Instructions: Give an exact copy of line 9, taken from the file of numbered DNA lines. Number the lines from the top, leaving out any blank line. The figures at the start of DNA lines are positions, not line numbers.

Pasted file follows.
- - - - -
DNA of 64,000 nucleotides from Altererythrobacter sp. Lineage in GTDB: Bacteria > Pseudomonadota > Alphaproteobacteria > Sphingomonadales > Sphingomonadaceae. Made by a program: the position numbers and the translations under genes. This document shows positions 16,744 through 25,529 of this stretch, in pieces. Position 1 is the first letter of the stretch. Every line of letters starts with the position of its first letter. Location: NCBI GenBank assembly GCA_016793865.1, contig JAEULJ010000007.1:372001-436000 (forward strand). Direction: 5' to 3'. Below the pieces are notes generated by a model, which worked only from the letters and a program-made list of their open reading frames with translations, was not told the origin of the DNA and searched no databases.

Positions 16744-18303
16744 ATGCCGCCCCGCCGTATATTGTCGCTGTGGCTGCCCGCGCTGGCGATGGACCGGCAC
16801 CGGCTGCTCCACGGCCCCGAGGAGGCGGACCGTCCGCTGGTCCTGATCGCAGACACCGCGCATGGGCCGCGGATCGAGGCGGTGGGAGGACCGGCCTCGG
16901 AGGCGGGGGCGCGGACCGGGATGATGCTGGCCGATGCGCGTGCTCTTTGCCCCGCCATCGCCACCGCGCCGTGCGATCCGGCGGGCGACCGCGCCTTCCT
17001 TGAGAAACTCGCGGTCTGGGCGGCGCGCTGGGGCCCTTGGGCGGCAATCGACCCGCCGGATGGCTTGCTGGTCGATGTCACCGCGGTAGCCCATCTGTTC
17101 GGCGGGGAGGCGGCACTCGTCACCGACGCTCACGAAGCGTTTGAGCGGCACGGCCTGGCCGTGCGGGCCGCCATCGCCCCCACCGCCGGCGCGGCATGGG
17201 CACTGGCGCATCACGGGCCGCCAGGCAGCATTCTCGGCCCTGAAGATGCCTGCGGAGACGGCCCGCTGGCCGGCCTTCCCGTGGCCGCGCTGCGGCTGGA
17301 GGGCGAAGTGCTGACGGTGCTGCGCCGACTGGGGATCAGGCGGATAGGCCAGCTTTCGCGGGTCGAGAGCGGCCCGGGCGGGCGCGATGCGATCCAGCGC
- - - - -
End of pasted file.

17301 GGGCGAAGTGCTGACGGTGCTGCGCCGACTGGGGATCAGGCGGATAGGCCAGCTTTCGCGGGTCGAGAGCGGCCCGGGCGGGCGCGATGCGATCCAGCGC